So 55 state delegates met in Philadelphia to amend the Articles, with George Washington serving as convention president. It soon became clear, though, that the Articles would be scrapped in favor of a new constitution. Getting everyone on board wouldn’t be easy. While those known as Federalists called for a strong federal government, anti-Federalists distrusted the idea. Rhode Island so opposed a strong central government that it didn’t send any delegates to the convention.

Just 11 years earlier, the Colonies had declared independence from the British crown, cementing their new nation in 1783 with a victory in the Revolutionary War. Why give their freedoms away?

“No American” at the time, says Pulitzer Prize-winning historian Gordon Wood, “would have imagined in his wildest dreams that we would have this strong central government.”

When the Framers of the Constitution met on May 25, 1787, they didn’t initially plan to write a new constitution. Instead, they gathered to revise one already in place: the Articles of Confederation. That document had been approved six years earlier. It had established a national government but left most of the power to the individual states.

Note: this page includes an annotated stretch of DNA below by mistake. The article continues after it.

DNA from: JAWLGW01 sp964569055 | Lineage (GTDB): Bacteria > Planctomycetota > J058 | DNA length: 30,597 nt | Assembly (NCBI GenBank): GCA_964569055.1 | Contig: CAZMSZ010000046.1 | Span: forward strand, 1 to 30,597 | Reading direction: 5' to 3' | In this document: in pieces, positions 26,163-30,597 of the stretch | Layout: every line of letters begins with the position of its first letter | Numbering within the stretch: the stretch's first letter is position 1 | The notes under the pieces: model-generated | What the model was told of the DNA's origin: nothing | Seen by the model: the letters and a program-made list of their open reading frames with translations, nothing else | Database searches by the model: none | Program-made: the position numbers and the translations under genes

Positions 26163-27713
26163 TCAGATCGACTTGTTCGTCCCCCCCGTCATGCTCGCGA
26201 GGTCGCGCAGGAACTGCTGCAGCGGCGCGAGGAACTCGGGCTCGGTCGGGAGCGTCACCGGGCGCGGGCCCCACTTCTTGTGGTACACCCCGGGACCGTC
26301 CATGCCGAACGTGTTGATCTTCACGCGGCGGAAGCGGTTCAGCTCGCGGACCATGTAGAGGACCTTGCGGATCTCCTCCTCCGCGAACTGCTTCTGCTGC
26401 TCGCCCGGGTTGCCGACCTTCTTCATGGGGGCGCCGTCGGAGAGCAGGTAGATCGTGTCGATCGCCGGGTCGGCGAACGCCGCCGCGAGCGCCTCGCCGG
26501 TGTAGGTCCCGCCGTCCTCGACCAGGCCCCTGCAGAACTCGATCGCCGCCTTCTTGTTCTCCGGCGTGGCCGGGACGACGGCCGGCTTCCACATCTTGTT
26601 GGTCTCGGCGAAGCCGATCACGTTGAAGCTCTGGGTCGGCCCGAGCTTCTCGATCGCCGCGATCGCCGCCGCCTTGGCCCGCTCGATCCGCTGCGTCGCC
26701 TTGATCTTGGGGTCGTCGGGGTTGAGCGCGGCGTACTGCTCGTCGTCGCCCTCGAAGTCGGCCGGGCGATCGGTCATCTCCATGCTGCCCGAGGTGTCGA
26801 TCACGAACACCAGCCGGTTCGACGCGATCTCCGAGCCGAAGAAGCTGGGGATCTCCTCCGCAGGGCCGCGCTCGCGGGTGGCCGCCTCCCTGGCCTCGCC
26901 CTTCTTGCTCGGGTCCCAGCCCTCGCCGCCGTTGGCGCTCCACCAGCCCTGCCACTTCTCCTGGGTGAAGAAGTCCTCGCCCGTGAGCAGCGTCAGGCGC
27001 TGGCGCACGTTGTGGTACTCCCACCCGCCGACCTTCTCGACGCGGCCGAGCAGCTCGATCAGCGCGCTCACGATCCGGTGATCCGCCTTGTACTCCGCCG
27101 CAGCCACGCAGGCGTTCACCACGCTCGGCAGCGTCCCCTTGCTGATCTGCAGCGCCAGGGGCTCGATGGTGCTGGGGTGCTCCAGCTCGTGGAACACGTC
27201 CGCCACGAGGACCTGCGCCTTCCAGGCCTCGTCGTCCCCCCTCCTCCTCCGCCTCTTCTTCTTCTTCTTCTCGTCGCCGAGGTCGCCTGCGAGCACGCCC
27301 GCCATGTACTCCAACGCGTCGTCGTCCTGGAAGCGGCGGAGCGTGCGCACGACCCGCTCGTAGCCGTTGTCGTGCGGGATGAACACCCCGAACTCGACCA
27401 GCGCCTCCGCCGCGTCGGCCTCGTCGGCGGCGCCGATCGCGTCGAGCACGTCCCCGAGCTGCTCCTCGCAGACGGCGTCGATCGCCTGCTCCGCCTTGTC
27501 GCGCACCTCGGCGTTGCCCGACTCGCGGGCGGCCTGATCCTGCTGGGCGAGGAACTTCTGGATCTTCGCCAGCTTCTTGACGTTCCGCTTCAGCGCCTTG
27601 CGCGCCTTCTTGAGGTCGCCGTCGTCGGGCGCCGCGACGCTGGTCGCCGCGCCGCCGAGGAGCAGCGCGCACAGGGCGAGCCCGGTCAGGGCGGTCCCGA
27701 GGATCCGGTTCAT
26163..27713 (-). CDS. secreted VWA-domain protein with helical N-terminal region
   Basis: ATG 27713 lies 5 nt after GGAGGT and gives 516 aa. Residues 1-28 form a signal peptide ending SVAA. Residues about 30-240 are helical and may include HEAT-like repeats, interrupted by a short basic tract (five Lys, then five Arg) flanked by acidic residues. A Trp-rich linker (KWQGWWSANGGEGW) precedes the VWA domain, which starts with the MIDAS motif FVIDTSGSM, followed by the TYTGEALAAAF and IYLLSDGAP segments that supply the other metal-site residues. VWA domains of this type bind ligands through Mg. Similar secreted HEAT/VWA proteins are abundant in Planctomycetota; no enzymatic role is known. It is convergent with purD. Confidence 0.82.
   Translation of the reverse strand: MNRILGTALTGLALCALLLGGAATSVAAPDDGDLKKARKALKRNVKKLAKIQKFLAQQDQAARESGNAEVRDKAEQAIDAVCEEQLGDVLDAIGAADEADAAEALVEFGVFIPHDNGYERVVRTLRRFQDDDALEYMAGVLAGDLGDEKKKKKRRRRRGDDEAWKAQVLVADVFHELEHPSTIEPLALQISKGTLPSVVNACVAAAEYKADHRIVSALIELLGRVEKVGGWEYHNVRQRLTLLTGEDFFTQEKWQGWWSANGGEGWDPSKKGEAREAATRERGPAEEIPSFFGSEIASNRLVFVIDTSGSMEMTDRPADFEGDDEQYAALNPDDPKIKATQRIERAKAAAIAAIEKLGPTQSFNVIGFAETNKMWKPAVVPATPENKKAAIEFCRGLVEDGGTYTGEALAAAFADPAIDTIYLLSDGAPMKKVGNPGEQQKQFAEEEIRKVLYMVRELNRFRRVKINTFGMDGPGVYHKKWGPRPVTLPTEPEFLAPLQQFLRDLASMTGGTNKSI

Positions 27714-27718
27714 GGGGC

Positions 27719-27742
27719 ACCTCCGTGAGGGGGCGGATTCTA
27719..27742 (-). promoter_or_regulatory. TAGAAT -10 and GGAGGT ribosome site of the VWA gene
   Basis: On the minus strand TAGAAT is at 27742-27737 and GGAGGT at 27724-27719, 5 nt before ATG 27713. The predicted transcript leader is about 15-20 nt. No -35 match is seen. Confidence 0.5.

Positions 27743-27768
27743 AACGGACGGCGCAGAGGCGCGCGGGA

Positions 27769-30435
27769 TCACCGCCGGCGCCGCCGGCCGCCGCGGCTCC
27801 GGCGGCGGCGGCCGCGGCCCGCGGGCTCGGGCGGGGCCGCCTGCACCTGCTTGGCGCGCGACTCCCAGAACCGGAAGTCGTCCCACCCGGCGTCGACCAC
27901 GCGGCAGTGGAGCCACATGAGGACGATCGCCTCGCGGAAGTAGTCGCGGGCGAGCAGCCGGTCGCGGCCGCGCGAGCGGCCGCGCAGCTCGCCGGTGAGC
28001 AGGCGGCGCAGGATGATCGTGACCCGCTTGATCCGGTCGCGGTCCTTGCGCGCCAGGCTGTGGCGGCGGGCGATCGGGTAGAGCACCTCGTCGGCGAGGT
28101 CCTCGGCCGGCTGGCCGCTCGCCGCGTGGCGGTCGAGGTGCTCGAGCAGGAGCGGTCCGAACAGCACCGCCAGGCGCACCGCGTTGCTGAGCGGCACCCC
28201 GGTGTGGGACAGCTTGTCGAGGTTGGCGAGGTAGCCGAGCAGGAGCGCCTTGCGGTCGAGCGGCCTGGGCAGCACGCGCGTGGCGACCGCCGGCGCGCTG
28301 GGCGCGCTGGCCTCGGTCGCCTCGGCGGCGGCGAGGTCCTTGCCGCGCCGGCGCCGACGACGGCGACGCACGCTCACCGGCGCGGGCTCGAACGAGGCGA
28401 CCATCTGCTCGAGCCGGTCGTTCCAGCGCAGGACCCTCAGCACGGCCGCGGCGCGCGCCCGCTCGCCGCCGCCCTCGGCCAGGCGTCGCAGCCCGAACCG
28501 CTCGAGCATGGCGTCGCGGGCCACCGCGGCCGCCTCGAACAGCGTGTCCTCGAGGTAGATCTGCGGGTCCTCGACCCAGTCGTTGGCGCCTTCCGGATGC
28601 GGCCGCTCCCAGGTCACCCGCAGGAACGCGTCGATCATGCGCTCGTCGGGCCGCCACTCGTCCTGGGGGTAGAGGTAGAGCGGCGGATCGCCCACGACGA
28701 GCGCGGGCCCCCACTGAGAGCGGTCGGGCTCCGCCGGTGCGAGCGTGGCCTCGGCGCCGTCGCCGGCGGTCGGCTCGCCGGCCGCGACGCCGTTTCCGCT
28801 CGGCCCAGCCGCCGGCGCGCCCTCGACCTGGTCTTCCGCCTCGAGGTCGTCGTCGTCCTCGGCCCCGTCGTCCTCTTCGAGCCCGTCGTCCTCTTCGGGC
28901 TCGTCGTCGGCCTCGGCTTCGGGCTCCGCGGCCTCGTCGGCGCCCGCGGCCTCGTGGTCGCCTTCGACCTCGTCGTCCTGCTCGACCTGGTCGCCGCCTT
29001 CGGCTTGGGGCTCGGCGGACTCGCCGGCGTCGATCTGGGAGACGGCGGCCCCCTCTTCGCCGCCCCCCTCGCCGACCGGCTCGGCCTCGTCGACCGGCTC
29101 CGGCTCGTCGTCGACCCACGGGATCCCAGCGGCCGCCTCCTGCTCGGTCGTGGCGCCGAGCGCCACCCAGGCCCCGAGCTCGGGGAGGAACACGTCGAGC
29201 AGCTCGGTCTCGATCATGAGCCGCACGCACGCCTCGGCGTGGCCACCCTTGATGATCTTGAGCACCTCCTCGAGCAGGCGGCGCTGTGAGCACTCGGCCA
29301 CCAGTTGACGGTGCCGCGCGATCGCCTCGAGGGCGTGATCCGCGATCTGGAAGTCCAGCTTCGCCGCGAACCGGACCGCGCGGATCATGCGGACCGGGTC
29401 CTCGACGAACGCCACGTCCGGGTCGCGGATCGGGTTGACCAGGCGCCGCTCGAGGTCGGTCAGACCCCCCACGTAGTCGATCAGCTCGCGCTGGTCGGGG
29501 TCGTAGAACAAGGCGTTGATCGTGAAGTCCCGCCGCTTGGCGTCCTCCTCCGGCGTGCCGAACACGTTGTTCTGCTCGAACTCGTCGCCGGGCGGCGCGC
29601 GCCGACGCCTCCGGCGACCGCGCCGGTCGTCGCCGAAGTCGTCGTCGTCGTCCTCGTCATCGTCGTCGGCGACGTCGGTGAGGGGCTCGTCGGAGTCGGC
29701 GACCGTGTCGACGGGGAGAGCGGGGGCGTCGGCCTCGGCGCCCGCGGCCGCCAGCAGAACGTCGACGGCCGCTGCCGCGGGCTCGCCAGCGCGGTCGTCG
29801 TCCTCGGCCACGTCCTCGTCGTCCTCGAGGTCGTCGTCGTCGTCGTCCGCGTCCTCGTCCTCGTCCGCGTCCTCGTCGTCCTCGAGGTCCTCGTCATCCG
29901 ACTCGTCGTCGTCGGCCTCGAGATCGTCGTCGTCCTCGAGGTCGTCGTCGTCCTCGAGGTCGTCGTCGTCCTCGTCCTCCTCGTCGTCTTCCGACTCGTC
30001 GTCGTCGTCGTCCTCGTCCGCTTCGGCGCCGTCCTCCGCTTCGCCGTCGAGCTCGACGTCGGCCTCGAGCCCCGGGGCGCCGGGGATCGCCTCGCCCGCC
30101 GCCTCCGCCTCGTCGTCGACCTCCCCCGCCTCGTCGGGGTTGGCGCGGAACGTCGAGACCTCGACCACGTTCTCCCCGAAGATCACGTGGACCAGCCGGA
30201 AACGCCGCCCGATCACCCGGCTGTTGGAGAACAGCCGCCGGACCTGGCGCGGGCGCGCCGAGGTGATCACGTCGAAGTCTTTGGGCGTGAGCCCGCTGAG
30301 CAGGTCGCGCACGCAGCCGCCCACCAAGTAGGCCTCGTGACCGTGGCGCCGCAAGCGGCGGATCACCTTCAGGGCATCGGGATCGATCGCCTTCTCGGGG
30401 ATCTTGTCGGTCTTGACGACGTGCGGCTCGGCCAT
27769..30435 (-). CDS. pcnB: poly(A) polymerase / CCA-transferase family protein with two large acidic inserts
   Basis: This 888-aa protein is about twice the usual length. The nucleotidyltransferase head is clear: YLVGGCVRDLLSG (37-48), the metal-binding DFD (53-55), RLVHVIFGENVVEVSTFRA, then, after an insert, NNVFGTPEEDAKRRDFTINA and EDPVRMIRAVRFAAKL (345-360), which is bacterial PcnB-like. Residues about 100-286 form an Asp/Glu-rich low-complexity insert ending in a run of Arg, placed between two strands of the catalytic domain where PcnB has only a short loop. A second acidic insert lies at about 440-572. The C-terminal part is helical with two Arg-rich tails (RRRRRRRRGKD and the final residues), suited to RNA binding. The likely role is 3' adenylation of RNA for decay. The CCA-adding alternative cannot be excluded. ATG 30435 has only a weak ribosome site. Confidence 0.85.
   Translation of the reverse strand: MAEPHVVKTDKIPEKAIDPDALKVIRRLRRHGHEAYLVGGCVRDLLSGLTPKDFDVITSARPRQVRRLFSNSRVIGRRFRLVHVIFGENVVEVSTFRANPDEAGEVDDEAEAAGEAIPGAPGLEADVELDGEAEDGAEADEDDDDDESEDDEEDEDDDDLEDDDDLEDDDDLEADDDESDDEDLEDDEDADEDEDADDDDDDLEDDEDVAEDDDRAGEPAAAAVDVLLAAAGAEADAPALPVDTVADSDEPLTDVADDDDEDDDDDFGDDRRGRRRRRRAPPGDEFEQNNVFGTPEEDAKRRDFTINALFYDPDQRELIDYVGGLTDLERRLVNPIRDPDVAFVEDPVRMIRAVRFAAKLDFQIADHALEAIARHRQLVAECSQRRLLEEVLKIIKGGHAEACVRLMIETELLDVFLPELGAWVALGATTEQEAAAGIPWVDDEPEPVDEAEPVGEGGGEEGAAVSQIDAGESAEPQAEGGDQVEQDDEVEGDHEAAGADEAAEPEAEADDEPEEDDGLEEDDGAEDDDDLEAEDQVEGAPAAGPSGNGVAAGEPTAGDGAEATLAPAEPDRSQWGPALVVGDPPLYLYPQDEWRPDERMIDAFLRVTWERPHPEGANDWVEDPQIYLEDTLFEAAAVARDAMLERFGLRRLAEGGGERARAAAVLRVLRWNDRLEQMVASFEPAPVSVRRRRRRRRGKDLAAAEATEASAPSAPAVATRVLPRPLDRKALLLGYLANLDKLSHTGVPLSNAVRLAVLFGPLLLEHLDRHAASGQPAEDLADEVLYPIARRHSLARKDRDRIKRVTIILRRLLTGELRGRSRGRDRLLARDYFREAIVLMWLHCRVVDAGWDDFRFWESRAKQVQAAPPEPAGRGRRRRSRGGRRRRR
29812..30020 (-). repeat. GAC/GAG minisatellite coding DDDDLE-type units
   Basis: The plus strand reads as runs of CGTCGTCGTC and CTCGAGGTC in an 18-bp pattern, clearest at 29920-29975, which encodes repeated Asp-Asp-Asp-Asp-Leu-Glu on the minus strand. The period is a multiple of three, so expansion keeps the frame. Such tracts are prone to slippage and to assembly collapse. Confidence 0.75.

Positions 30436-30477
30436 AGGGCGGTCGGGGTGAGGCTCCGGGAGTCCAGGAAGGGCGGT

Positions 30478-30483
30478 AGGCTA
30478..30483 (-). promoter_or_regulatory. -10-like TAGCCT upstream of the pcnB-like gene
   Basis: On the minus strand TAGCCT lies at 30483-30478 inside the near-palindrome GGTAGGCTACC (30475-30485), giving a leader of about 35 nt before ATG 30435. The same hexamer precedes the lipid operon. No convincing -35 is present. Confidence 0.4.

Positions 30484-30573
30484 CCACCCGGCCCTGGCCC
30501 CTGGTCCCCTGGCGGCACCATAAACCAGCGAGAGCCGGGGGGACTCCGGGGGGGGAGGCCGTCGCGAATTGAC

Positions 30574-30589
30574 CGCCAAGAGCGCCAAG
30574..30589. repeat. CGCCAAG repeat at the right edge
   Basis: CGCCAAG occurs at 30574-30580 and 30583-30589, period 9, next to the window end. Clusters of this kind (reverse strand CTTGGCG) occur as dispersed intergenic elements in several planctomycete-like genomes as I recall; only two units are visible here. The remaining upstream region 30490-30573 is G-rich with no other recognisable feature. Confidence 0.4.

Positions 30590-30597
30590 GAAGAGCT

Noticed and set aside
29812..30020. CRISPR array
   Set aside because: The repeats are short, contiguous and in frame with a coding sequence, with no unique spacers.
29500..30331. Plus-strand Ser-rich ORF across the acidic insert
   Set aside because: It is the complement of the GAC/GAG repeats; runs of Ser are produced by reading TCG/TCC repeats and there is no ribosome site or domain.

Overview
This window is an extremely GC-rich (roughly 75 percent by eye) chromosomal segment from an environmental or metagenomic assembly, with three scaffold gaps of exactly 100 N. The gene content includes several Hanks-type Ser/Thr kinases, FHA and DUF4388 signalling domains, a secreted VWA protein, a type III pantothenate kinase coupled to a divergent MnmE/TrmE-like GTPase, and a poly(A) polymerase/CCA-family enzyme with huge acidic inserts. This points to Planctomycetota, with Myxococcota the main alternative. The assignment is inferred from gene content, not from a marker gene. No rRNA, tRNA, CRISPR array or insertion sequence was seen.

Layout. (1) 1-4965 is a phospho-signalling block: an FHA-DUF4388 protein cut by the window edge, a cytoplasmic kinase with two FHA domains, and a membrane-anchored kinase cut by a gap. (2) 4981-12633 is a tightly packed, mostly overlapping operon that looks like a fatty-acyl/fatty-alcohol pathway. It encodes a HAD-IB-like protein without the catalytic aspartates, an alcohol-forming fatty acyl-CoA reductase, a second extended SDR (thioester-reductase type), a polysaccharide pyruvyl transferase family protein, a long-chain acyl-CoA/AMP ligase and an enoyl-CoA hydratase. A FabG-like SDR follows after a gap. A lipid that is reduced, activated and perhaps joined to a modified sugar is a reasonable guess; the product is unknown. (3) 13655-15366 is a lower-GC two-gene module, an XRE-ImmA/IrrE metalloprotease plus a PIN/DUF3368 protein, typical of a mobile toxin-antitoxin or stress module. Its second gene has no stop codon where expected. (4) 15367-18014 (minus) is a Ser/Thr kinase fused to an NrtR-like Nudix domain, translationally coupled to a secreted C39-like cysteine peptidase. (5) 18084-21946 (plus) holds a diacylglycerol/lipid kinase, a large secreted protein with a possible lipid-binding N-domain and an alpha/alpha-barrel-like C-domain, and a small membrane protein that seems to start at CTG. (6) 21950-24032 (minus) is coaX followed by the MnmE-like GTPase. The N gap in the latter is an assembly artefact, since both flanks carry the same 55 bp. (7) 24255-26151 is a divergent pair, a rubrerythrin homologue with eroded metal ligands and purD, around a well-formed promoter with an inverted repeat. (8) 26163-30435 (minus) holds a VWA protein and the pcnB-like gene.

But problems emerged. The states were hardly “united,” and the central government was weak. There wasn’t even a president as we know it.

So 55 state delegates met in Philadelphia to amend the Articles. George Washington served as the convention’s president. It soon became clear that the Articles would be tossed in favor of a new constitution. But getting everyone on board wouldn’t be easy. While those known as Federalists called for a strong federal government, anti-Federalists distrusted the idea. Rhode Island was so opposed to a strong central government that it didn’t send any delegates to the convention.

Just 11 years earlier, the Colonies had declared independence from the British crown. They cemented their new nation in 1783 with a victory in the Revolutionary War. Why give their freedoms away?

“No American” at the time, says Pulitzer Prize-winning historian Gordon Wood, “would have imagined in his wildest dreams that we would have this strong central government.”

2. The convention was almost a failure.